By David Blyweiss, M.D., Advanced Natural Wellness
February 27, 2019
In the February 22, 2019 issue of Advanced Natural Wellness I mentioned four heart risk factors that patients are most curious about. These included cholesterol, triglycerides, blood pressure and homocysteine levels.
Since then I’ve received several emails, all asking the same question:
“What the heck is homocysteine?”
If you’re not familiar with this amino acid, I’m here to tell you…
Homocysteine is one of the greatest discoveries (1932) of all time when it comes to assessing your cardiovascular risk. But it wasn’t until 1968 when Dr.Kilmer McCully believed he found a link between arteriosclerosis and elevated homocysteinuria.
It’s a more accurate predictor cardiovascular death than blood pressure, cholesterol, smoking status and diabetes combined. It may even have a leg up on some of the other more recently discovered biomarkers, such as C-reactive protein and interleukin 6.
Just to be clear, low levels of this amino acid are not a problem. It’s something your body naturally produces and, under normal circumstances, isn’t a threat.
But when levels get too high, all bets are off.
Elevated levels of homocysteine trigger an inflammatory response in the arteries. In turn, this damages, stiffens and narrows your arterial walls. It also contributes to arterial calcification, plaque build-up and blood clots.
All of these conditions can restrict (or even stop!) the flow of oxygen-rich blood to your heart, brain and other organs. And you know as well as I do what happens next; a heart attack or stroke.
These are events nobody wants to experience.
But they aren’t the only hazards associated with excessive levels of homocysteine.
This rogue amino acid can also rob you of your mental faculties. It is tightly linked to a decline in cognitive function, vascular dementia and Alzheimer’s disease.
In other words, homocysteine isn’t just a threat to your longevity. It’s also a menace to your mental well-being!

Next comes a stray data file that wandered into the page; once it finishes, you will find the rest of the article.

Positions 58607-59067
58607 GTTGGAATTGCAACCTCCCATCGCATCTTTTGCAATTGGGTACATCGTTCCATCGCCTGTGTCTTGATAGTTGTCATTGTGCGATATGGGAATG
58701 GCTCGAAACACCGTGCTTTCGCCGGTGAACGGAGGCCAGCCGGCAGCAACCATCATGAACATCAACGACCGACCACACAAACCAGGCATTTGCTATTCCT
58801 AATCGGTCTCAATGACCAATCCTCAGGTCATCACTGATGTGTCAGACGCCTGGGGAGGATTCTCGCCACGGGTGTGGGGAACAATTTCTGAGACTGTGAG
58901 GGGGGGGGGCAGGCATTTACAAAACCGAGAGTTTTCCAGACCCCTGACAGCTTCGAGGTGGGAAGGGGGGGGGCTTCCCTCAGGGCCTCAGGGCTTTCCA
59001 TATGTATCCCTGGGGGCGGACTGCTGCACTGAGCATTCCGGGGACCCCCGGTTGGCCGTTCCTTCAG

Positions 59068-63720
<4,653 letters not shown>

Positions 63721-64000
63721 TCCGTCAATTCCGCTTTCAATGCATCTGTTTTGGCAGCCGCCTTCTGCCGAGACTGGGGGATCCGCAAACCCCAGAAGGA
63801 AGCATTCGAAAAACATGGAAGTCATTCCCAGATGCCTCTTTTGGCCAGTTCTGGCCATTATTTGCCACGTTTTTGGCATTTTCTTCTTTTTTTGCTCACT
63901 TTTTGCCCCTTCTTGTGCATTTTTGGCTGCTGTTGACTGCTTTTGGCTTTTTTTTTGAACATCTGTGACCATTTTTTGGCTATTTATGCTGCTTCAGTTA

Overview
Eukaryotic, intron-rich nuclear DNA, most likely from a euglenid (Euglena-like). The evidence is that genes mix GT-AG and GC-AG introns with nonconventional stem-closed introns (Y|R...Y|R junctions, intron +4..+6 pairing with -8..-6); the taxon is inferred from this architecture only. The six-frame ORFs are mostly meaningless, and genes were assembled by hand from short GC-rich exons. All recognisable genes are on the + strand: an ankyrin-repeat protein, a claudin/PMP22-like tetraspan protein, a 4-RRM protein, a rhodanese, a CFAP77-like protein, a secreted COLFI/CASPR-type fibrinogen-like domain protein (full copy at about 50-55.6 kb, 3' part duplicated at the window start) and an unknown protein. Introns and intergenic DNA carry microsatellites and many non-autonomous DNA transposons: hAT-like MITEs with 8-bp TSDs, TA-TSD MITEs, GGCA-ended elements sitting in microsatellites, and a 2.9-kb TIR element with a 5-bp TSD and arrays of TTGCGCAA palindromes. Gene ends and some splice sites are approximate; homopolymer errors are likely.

So it’s a good thing that I have some great news for you.
Homocysteine Busting Cocktail Beats Dementia & Improves Cardiovascular Health
I don’t know a functional physician out there who hasn’t experienced a few “miracles” in his or her career.
One of these marvels comes when certain dementia patients are given B12 injections.
Many times this vitamin literally reverses the loss of mental capacity and allows them to return to their normal, quick-witted selves.
And I’ll tell you what.
The first time I experienced such a reversal in a patient I was absolutely bowled over! It was one of the most amazing, gratifying and humbling experiences in my life.
Since that first event, I’ve learned a lot.
It turns out that a specific B-vitamin regimen can work wonders to lower homocysteine levels. And they can produce almost miraculous results in patients with homocysteine-related cognitive dysfunction or dementia.
At the same time you have to remember that high homocysteine levels could potentially double your chance of early death from a cardiovascular event.
This makes it doubly urgent to get your homocysteine under control.
So don’t hesitate to ask your doctor for a homocysteine blood test. A measurement over 10 micromoles/liter (µmol/L) is considered high. I like to see the number in single digits.
If your homocysteine levels are elevated I recommend a daily vitamin B cocktail of:
- 500 mcg. B12
- 20 mg. B6
- 800 mcg. activated folate
I also suggest eating more foods that contain these all-important nutrients.
- B12 can be found in all lean and low-fat animal products like fish and low-fat dairy products.
- B6 can be found in meats, nuts, and vegetables like bell peppers, spinach, baked potatoes (skin included), green peas, yams, broccoli, asparagus and turnip greens.
- Lentils, beans, broccoli, asparagus, orange juice, dark leafy greens and tofu are all good sources of folate.
de Ruijter W, et al. Use of Framingham risk score and new biomarkers to predict cardiovascular mortality in older people: population based observational cohort study. BMJ. 2009 Jan 8;338:a3083.
Ganguly P, et al. Role of homocysteine in the development of cardiovascular disease. Nutr J. 2015; 14: 6.
Smith AD, et al. Homocysteine and Dementia: An International Consensus Statement. J Alzheimers Dis. 2018; 62(2): 561–570.
Refson H, et al. Preventing Alzheimer’s disease-related gray matter atrophy by B-vitamin treatment. Proc Natl Acad Sci U S A. 2013 Jun 4;110(23):9523-8.
Rajarethinam P, et al. Vitamin B12Deficiency and Depression in the Elderly: Review and Case Report. Prim Care Companion J Clin Psychiatry. 2009; 11(5): 269–270.
Dangour AD, et al. Plasma homocysteine, but not folate or vitamin B-12, predicts mortality in older people in the United Kingdom. J Nutr. 2008 Jun;138(6):1121-8.